Poznan - Birthplace of a Nation
In Poznan, back in 966AD, Duke Mieszko I, founded the nation of Poland. Since those long ago days, Poznan has survived all sorts of occurrences, changes, evolution, revolutions, cataclysms, and modern developments. We found this city to be livable, welcoming and an excellent introduction to Poland!
During World War II, the city was greatly damaged. But today, the Stary Rynek, old market square, is a lively gathering place for residents and visitors alike. The rest of the city offers a range of historic and modern development, amazing shopping gallerias, an efficient railway and bus station, great public transit, and warm friendly folks.
In walks around the historic centre, we enjoyed views of the Stary Rynek, a large plaza with the elegant Town Hall in the centre. At noon, folks gather, peering up at a small window in the tower as two goats emerge and butt heads! There is a legend behind his and we'll leave it to our readers to discover it!
The plaza is surrounded by buildings in a style reminiscent of Grand Place in Brussels but more colorful! Cafes with dining on the plaza offer food and drink to locals and visitors alike. The old Town Hall is now an historical museum, relaying the stories of the town.
A short tram ride took us to Ostrow Tumski Island This was the original stronghold of Duke Mieszko in the days when enemies were all around, as we learned in a visit to the Porta Poznania Interactive Heritage Centre just across the Warta River. This amazing place introduced us to the early days of Poland in an enthralling way! Just what we needed to expand our fledgling knowledge of the country! We also admired the grand cathedral with its brick spires dominating the skyline and grand interior..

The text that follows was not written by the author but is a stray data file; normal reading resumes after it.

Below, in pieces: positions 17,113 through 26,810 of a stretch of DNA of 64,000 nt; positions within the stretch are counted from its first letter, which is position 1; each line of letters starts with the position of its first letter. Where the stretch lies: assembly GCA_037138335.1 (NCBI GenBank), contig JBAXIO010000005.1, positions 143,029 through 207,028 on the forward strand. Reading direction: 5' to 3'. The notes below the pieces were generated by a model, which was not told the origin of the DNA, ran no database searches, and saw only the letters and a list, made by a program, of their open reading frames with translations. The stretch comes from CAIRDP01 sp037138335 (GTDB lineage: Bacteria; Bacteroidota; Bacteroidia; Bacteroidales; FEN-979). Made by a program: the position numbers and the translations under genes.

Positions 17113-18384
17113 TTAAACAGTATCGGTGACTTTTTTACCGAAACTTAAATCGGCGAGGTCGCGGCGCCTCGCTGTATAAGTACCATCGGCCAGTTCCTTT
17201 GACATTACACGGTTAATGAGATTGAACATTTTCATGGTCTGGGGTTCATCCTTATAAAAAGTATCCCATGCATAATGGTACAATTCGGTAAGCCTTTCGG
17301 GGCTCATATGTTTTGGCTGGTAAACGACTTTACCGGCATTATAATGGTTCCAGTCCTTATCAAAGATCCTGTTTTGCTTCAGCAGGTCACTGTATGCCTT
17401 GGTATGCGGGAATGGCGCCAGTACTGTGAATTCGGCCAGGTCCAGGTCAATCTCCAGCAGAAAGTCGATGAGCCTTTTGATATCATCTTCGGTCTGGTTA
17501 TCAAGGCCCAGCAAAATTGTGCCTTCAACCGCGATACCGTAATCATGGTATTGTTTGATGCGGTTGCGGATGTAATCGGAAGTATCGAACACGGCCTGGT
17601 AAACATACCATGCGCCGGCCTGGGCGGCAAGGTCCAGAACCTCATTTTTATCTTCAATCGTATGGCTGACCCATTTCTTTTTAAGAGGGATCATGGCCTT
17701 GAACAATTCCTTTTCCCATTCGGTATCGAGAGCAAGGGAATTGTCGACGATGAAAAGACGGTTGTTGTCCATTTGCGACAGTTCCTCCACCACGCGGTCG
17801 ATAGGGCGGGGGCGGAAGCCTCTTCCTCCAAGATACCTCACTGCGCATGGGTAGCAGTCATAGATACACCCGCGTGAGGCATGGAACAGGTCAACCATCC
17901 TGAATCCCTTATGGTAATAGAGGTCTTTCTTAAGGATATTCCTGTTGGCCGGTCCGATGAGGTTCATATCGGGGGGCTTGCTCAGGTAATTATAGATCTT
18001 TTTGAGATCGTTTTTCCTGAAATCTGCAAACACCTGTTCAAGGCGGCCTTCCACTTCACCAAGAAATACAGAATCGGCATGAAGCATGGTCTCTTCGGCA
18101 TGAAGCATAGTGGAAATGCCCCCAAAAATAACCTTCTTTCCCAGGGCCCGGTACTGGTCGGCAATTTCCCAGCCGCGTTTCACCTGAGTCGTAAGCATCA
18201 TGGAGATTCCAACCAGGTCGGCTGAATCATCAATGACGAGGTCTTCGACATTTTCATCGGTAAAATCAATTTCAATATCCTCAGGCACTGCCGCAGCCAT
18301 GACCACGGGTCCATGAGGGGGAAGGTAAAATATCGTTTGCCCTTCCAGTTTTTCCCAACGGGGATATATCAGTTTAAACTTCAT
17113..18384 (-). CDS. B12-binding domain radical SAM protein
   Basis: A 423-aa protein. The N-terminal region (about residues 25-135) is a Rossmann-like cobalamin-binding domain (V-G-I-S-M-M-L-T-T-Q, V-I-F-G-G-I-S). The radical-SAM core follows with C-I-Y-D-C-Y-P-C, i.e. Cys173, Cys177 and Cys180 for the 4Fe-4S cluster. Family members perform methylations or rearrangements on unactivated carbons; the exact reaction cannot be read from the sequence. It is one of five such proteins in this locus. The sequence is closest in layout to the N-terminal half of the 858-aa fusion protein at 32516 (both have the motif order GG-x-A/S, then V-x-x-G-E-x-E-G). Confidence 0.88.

As we explored, it became very clear that Poznan is a city of wonderful churches. On our visits the amazing baroque glory was a grand introduction to the special styles and artistry the Polish people have embraced.. Two that we especially enjoyed were the:
By total chance, we were in Poznan during the commemoration of the 60th anniversary of the massive workers uprising in 1956. This uprising of workers against the communist government precipitated a brutal response from the authorities who ordered in troops and tanks. People were killed and injured. Later that year, a similar uprising occurred in Hungary. The presidents of Hungary and Poland came together to commemorate these two momentous events. They spoke to the large crowd gathered for the commemoration along with Lech Walesa, the man who lead the shipyard workers in those critical times and later became President of Poland. We, along with much of Poland, watched on TV.
We visited the square where the commemeration ceremony was held. It is now dominated on one side by the former Kaiser's Palace, built in the 1800s, and on the other side by a former administrative building, now a performance space.
Large information boards documented these tragic events.
We also contemplated the monument to the victims, two crosses bound together, and paid respects at other memorials around the city to people who were killed, including a 13 year old boy.
Now we were just beginning to understand some of the realities of life under communism.
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